This review may contain spoilers. I can handle the truth.
Andrew Draper’s review published on Letterboxd:
This review may contain spoilers.
Saw at BAM, alone.
Guadagnino and writer David Kajganich (who also had a hand in writing Kölsch and Widmyer's Pet Sematary) really set themselves a challenge, trying to remake
a) a beloved horror classic which
b) happens to be about evil witches (i.e. lady wizards) and
c) never made all that much sense to begin with
They addressed the first challenge with sheer chutzpah. They clearly threw out the rulebook for remakes and reconceived the whole thing from the ground up. Fair enough.
For the second challenge, mere boldness was not enough. In the 21st century, making a horror film about witches without wrestling with the patriarchal fear of women (and the way that fear has historically been cloaked in a veil of misogynist superstition) is a kind of cinematic malpractice. Meanwhile, pop culture depictions of witchcraft are dominated by J.K. Rowling's rule-laden, elaborate world-building, and we're less likely to be satisfied by a vague waving of the hand: "They're witches, y'know?...Who knows what could happen!" Well, you know what could happen, shithead. You're the storyteller, you decide how your world works. That's what it means to tell a good fantasy story. We want story and we want reversals, and you can't tell a story or set up a reversal without establishing some ground rules. These two dudes would have needed to have a hell of a plan to leap over these hurdles.
For a good part of the running time, I had enough suspension of disbelief. I thought they might really have a plan, and I was super on board with their three central initiatives:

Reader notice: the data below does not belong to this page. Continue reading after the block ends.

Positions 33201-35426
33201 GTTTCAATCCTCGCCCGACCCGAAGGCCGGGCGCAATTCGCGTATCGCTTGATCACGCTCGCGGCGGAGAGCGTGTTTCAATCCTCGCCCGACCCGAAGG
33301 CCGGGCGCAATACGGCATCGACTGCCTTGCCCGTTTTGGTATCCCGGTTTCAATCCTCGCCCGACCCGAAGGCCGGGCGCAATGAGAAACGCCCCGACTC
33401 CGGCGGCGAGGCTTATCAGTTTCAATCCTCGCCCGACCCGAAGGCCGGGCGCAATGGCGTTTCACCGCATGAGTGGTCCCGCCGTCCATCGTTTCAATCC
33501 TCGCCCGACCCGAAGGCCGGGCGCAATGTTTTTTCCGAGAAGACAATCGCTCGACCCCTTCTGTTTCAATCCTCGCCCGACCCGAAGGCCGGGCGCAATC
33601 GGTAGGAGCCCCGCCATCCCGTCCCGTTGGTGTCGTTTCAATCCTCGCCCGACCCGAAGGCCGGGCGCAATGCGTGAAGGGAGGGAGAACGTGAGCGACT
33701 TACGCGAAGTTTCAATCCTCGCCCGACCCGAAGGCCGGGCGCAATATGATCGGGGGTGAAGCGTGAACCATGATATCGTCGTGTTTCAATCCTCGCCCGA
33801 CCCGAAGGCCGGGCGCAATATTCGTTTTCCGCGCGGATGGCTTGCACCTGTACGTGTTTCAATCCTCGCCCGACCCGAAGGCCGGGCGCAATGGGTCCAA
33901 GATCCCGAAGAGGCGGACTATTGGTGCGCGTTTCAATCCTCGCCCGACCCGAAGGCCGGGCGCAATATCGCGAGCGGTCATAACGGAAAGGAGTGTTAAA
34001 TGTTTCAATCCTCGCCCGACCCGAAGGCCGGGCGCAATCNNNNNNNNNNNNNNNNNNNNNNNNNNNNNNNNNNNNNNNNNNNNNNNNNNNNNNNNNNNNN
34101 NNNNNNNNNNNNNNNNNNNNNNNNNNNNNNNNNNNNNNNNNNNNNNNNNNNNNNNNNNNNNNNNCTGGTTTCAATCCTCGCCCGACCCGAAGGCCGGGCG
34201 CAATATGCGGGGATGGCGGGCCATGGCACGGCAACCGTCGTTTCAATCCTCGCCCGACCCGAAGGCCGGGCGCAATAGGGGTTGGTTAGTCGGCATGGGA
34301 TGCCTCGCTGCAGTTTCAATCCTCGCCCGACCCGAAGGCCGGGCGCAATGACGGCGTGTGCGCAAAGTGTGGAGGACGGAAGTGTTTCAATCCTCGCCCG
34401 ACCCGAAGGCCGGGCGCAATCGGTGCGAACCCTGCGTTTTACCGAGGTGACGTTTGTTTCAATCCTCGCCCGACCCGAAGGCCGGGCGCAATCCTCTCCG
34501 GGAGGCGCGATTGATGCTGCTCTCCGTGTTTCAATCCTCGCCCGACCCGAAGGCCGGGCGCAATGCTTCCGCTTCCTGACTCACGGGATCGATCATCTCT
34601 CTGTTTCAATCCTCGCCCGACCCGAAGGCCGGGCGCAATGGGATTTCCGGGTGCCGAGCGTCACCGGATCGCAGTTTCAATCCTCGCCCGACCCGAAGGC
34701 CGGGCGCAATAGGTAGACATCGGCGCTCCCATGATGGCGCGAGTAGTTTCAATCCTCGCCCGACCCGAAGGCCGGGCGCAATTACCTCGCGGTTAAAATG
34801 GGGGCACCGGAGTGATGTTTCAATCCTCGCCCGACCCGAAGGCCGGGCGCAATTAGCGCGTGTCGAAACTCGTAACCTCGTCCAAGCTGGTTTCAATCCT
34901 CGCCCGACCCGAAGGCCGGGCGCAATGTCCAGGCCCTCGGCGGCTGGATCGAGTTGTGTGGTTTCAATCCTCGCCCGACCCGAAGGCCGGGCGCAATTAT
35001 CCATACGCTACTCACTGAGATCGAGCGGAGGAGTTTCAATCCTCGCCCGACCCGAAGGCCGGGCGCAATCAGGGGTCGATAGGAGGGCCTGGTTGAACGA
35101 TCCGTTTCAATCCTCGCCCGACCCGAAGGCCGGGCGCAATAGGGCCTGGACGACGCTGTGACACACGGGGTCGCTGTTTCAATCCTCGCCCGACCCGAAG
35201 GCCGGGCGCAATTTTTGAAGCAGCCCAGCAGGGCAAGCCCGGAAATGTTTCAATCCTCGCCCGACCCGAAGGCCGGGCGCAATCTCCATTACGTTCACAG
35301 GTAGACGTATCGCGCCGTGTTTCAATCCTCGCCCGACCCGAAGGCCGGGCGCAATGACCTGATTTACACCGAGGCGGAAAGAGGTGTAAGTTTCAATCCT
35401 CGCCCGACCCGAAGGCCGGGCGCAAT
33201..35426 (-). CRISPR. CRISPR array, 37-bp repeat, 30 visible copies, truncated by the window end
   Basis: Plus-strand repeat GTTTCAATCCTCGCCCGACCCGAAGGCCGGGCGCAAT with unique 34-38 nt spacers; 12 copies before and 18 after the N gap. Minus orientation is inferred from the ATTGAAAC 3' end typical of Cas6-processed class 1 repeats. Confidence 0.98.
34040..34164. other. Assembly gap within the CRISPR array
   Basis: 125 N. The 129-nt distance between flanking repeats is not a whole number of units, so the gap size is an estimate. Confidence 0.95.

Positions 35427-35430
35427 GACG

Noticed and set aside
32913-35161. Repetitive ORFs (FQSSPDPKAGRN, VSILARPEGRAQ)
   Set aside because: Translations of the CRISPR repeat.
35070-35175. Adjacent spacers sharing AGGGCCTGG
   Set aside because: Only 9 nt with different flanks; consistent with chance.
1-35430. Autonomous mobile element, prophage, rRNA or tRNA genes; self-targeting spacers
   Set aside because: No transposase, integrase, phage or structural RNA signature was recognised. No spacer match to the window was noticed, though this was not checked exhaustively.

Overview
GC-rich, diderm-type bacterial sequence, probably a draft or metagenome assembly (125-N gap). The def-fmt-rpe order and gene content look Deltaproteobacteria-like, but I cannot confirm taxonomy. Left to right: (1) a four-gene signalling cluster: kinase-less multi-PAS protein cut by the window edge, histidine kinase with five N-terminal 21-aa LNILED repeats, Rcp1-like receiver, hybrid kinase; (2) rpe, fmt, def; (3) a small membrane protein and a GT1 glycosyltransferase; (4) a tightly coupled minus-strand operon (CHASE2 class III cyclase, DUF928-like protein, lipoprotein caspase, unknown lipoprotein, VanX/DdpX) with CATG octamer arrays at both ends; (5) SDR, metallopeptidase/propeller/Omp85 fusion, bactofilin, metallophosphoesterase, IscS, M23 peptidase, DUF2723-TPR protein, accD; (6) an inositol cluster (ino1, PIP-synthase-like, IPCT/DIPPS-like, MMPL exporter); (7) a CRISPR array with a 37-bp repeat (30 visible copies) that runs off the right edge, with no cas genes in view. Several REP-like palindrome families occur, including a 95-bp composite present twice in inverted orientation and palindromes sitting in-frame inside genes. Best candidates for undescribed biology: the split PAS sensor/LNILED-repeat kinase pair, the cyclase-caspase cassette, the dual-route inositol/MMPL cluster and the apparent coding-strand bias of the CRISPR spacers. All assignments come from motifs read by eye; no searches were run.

a) it's set in Germany in 1977, so it should really be set in postwar Germany — shit, let's go all the way and put the Tanz Akademie right by the fucking Berlin Wall!
b) just as we pay attention to the political world outside the Akademie, the witches should also have their own internal politics and this should be part of the film's intrigue
c) they're teachers at a dance academy, obviously dancing should be part of their spellcraft
They created a lot of threads, though, and by the time we were headed into the endgame the stakes were awfully high. While the ending had a lot of gusto, I felt like they were still trying to brazen their way through with boldness. Once they turned their face cards up, their hand wasn't especially strong. It just didn't make much sense. That was definitely not the aspect of the original they should have been emulating. The screenplay needed at least one more draft.
Still for Dakota Johnson and Mia Goth, and for the dancing, I would gladly see it again. I wish there was more Mia Goth — she was a great foil for Johnson and I think the filmmakers missed out on something huge there.